The castle, built in the town of Boutigny sur Essonne in the heart of the forest of Fontainebleau, which already existed in 1479, is known in the accounts of King Louis XI under the name "Home of the King", but the party that still subsisted was razed in 1962 by its owner, a real estate company visibly unscrupulous.
At the end of the Middle Ages the castle was lord of Courdimanche. King Louis XI, 1480, gave it to his barber and friend, Olivier Le Daim order to edify a beautiful house, called "Park Vaires." A lordship which he enjoyed because his property was seized and hanged himself in 1484, at the death of king.
Charles VII would come hunting several times and then, in 1498, Louis XII (Duke of Orleans), allowed the acquisition by the lords of the castle of La Grange in Sologne and the "Hurault" became lords of Bélesbat.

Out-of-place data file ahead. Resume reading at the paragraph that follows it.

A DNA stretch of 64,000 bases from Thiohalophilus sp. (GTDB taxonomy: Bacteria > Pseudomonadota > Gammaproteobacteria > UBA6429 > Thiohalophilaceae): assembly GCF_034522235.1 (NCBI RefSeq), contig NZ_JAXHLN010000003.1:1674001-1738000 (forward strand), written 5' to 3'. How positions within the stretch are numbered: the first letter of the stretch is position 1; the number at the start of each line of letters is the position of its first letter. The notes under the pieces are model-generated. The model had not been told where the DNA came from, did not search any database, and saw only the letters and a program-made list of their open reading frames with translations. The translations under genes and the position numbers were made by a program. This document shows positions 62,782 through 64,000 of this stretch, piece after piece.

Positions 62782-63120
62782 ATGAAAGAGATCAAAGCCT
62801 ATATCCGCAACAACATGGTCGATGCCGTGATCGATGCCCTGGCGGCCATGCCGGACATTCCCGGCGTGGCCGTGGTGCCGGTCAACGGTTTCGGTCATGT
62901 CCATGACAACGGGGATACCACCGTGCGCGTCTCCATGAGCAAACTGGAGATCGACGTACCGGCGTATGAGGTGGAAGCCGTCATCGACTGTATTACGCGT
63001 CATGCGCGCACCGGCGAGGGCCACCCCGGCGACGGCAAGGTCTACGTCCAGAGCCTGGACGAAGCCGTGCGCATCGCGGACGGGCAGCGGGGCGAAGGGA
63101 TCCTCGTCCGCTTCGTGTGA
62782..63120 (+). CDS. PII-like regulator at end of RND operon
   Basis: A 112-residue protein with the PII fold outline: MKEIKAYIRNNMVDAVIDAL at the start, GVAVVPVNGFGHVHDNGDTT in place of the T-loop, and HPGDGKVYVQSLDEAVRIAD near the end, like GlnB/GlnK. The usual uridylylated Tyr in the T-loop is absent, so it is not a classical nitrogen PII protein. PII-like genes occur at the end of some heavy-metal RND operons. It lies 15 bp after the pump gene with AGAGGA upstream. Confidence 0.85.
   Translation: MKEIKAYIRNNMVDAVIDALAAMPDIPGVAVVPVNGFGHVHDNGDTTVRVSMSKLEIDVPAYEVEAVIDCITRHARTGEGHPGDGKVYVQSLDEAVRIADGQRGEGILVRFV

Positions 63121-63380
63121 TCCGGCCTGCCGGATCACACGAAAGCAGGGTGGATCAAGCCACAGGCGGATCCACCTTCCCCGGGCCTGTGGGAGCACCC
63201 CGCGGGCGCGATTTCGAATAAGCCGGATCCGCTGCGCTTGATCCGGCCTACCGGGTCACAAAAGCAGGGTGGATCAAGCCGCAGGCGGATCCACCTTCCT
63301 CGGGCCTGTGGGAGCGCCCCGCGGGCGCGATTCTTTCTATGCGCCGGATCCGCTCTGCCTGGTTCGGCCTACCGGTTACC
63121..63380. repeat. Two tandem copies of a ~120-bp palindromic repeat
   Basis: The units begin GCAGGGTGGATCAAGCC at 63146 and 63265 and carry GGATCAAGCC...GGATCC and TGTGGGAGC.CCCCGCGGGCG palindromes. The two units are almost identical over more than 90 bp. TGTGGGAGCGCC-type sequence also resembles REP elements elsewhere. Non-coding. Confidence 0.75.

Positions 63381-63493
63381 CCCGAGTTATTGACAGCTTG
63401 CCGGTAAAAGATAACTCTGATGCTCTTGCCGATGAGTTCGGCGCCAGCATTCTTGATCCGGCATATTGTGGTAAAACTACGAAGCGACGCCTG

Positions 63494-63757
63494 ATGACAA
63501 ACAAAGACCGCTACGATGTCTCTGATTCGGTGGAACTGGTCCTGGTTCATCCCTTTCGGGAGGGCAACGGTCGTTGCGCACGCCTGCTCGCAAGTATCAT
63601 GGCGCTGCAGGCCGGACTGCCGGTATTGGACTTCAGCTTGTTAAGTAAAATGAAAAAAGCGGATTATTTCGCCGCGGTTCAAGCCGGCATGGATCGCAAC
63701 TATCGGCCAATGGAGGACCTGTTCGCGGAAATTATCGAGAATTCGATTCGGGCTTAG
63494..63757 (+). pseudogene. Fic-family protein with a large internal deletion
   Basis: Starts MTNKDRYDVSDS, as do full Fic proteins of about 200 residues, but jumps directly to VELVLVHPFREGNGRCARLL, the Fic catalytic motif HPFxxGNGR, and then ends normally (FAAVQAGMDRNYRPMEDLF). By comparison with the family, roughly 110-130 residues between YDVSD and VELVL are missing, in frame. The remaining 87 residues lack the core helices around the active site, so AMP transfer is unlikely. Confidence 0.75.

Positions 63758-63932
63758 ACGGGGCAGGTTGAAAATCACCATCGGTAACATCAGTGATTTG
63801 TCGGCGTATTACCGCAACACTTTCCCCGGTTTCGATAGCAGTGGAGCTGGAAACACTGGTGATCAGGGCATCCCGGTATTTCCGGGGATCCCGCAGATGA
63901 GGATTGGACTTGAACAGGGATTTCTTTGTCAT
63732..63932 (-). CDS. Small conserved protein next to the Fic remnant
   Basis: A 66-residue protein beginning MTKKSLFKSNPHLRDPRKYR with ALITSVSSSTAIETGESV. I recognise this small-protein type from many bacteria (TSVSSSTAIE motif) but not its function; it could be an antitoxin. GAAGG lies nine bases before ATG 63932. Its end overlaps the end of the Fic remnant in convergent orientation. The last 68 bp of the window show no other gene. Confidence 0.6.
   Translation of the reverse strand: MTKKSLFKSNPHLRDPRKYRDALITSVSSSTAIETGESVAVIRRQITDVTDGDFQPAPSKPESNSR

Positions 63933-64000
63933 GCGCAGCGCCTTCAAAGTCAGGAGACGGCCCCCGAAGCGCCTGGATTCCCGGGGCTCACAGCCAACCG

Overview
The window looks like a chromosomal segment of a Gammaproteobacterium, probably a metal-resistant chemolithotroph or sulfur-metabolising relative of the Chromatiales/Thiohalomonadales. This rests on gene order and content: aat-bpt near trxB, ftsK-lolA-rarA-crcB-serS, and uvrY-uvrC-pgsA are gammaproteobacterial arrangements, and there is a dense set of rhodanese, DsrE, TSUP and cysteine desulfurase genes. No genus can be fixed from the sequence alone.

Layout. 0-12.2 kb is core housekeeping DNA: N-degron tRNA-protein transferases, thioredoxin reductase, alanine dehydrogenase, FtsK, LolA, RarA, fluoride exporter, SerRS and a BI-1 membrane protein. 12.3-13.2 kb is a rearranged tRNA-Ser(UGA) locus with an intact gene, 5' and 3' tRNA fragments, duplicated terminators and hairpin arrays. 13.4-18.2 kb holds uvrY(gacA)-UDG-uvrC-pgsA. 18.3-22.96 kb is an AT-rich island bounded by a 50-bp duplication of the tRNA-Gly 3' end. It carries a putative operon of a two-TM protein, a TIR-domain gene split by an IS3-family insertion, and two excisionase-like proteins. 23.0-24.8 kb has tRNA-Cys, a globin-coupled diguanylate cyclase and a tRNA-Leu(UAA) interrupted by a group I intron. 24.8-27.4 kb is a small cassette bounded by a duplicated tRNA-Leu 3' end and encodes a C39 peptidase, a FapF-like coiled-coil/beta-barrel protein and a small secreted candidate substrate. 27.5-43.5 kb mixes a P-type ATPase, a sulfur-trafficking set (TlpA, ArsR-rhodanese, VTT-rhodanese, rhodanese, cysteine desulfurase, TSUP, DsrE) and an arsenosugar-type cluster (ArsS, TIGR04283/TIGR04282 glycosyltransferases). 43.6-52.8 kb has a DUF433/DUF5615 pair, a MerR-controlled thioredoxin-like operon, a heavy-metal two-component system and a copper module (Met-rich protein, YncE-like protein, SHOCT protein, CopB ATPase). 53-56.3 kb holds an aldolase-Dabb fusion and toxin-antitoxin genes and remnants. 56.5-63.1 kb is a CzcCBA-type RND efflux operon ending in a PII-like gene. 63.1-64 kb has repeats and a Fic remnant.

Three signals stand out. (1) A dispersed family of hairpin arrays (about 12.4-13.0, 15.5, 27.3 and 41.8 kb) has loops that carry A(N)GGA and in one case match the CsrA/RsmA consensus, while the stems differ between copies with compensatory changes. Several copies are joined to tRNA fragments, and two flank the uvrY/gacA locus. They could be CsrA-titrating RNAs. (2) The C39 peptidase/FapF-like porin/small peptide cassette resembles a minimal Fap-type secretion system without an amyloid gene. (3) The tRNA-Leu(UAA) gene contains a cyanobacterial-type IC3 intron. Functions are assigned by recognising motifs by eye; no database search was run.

The arms of the family of Jean Hurault appear on the gate of the castle entrance: "Gold on the azure cross billeted of four shadows of sunshine of maw."
It was during this period of possession by the Hurault that the Belesbat name was associated with that of Michel de l'Hospital, an apostle of tolerance, which, Grand Chancellor of France, was refered by Queen Catherine de Medicis in 1560 attempt to reconcile unsuccessfully Huguenots and Catholics.